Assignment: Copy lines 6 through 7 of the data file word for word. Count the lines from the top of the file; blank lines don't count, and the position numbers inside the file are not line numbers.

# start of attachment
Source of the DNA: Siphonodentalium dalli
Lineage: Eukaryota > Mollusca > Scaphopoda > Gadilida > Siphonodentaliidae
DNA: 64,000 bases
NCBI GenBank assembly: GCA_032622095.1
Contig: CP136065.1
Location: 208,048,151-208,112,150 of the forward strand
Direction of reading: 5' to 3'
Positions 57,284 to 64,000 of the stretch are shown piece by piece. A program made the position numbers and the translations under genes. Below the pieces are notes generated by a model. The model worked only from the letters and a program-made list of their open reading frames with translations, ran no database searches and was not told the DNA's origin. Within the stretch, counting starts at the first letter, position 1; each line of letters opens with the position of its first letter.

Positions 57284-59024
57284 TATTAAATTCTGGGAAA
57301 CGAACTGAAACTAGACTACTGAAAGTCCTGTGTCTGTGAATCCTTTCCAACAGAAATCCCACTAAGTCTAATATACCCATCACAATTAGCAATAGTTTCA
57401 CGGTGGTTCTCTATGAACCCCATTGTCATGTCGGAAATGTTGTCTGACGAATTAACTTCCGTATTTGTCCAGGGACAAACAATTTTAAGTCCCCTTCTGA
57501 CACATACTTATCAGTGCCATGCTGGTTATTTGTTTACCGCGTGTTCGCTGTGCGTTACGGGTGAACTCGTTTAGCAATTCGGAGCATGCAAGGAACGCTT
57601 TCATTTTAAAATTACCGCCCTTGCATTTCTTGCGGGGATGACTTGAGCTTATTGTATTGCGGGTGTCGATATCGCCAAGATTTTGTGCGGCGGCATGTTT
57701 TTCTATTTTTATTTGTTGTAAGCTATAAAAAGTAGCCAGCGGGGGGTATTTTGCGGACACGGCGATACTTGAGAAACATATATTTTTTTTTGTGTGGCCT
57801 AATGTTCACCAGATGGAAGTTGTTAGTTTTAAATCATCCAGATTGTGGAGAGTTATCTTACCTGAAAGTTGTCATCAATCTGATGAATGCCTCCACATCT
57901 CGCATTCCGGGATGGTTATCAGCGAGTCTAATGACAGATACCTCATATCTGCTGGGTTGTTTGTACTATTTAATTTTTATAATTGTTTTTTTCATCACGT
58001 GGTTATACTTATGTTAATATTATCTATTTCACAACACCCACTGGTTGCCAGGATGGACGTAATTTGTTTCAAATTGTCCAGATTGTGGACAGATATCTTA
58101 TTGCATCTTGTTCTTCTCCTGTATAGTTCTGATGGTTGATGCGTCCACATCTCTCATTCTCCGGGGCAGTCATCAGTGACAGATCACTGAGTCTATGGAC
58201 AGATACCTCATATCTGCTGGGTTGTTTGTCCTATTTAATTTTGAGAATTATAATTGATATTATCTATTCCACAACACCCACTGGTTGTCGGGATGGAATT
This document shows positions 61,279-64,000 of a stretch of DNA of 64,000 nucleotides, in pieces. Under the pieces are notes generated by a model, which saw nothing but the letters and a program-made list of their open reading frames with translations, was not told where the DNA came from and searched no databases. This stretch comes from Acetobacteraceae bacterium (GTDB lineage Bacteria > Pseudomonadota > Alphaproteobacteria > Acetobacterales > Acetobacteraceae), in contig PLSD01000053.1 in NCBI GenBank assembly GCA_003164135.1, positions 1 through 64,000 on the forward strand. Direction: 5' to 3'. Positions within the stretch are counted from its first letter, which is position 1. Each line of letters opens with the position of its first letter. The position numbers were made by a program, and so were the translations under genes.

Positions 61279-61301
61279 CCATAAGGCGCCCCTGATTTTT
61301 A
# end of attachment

Location: 208,048,151-208,112,150 of the forward strand
Direction of reading: 5' to 3'